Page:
Programme > Plenary Sessions

Oct 29, 14:00: Arrival, registration, setting-up posters

Oct 29, 16:00: Opening Session

Welcome to Aix-en-Provence(Wolfgang Cramer, IMBE)

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Welcome by CNRS-InEE(Robert Chenorkian, InEEDeputy Director)

Welcome by the Leibniz-Association (KlementTockner, Coordinator Biodiversity, WGL)

Biodiversity, the Millennium Development Goals, Health, Water and Biodiversity (Heribert Hofer, IZW, Berlin)

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Climate, biodiversity and food security(Josef Settele, UFZ, Halle)

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Keynote presentation "Biodiversity and Food Security"  by José Sarukhán, UNAM, Mexico

Human populations have depended since their presence on this Planet on plants and animals for its sustenance and wellbeing. However most of the scientific global efforts to know, catalogue and conserve biodiversity in the last two or three decades and specially after the establishment of the CBD has focused on what may be termed the “wild biodiversity”. The attention and systematic study placed on the components of biodiversity of which mankind depends to feed itself, take care of its health and other less tangible but important needs, have been scarce and very spotty at best, even from the agricultural, livestock and fisheries points of view.  Confronted with the unpredictable effects of global change on the reliability of these sources of sustenance, it seems growingly imperative to know and understand in a more integral way the potentials and limitations of the human managed biodiversity and the form in which we produce them now and specially for the future generations.

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Oct 29, 19:00: Welcome aperitif offered by Aix-en-Provence city hall in its buildings.

Oct 30, 9:00: Session 1 - Environmental changes and food security: consequences and opportunities

Coordinators: Sandrine Paillard (ANR, Paris) / Alexandra Lux (ISOE/BiK-F, Frankfurt)

The right to food is a fundamental human right. But, although some progress has been made during the last years, one in eight people go to bed hungry, says the recent MDG Report. With focus on food systems that rely on natural resources, the session aims at exploring the current findings on ensuring food security in the face of climate change, land degradation, globalisation and other drivers of environmental changes. Which strategies are developed by households and societies in order to cope with the changing conditions for food production? Decisions on individual level may encompass diet changes, sale of belongings and strengthening local networks or (temporary) migration. Policy strategies may range from support programmes for agriculture and fishery and capacity building to international cooperation. We would like to concentrate on promising approaches that allow combining efforts in food security and human well-being with the sustainable use of biodiversity.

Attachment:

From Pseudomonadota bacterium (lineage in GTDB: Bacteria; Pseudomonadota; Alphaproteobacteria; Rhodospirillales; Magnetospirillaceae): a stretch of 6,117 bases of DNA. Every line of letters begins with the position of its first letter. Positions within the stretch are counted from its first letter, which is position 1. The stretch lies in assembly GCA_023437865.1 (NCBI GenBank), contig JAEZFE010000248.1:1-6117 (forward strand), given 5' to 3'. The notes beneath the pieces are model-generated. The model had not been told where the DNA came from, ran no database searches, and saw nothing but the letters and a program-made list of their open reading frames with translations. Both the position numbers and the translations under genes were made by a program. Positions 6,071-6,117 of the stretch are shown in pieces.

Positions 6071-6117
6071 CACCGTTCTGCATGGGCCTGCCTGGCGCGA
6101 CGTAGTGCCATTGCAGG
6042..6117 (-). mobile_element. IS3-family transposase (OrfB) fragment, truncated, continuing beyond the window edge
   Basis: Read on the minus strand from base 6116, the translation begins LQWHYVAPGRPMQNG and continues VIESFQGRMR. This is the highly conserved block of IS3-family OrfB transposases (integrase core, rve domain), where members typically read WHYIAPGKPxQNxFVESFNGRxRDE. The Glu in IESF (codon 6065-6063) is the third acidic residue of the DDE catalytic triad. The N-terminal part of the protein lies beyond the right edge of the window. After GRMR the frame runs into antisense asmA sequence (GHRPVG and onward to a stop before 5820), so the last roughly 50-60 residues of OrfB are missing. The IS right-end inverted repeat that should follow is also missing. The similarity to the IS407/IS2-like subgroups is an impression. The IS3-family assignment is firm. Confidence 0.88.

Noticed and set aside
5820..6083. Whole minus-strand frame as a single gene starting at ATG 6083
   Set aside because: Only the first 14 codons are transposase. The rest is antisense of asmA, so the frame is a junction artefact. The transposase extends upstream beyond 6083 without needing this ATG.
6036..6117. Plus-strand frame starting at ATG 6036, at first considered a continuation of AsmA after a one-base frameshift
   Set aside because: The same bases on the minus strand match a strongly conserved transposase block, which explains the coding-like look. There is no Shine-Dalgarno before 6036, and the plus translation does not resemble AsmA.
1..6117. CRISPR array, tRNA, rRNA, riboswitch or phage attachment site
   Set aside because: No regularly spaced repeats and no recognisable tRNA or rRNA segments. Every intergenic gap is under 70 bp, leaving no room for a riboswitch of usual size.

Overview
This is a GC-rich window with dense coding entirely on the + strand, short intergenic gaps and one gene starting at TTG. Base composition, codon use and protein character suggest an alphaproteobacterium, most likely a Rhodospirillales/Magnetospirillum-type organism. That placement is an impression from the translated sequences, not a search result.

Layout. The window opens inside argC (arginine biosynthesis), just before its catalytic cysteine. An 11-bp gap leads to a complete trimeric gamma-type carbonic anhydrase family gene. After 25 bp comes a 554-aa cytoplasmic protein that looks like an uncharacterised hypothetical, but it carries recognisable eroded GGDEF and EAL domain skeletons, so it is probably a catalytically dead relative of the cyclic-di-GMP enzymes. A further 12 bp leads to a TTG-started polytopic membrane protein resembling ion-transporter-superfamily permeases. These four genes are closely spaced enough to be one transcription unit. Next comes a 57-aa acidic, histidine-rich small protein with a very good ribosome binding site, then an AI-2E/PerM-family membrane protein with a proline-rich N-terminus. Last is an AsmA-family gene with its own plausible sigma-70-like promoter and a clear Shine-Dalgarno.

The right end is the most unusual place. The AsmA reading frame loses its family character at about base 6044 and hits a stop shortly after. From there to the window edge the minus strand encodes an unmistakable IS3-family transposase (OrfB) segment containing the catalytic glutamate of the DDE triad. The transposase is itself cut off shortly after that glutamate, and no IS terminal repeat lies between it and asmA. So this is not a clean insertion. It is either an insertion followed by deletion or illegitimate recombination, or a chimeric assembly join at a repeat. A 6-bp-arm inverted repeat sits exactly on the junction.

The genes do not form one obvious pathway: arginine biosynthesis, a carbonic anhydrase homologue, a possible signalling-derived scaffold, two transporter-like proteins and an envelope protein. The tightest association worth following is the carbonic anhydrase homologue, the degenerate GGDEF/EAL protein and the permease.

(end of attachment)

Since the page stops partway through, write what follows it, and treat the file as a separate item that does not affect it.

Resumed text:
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Oct 30, 10:30: Coffee and refreshments

Oct 30, 11:00: Session 2 - Green economy, food security, and biodiversity

Coordinators: Klement Tockner (IGB, Berlin) / Jean-Michel Salles (LAMETA, Montpellier)

The boom in green economy and the need to feed up to 9 billion people in the near future will stimulate the rapid development of new agricultural technologies and practices. Urban farming, multifunctional natural and technical systems, as well as increasing use of genetically modified and synthetic organisms will fundamentally transform terrestrial and aquatic landscapes. This will require a radical re-thinking of ecosystem management for maintaining biodiversity and ecosystem services; and it will pose a major challenge on the underpinning science too.

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Oct 30, 12:30: Lunch and posters

Oct 30, 14:00: Session 3 - Sustainable use of biodiversity

Coordinators: Deborah Goffner (CNRS, Dakar) /  Ulrich Stachow (ZALF, Müncheberg)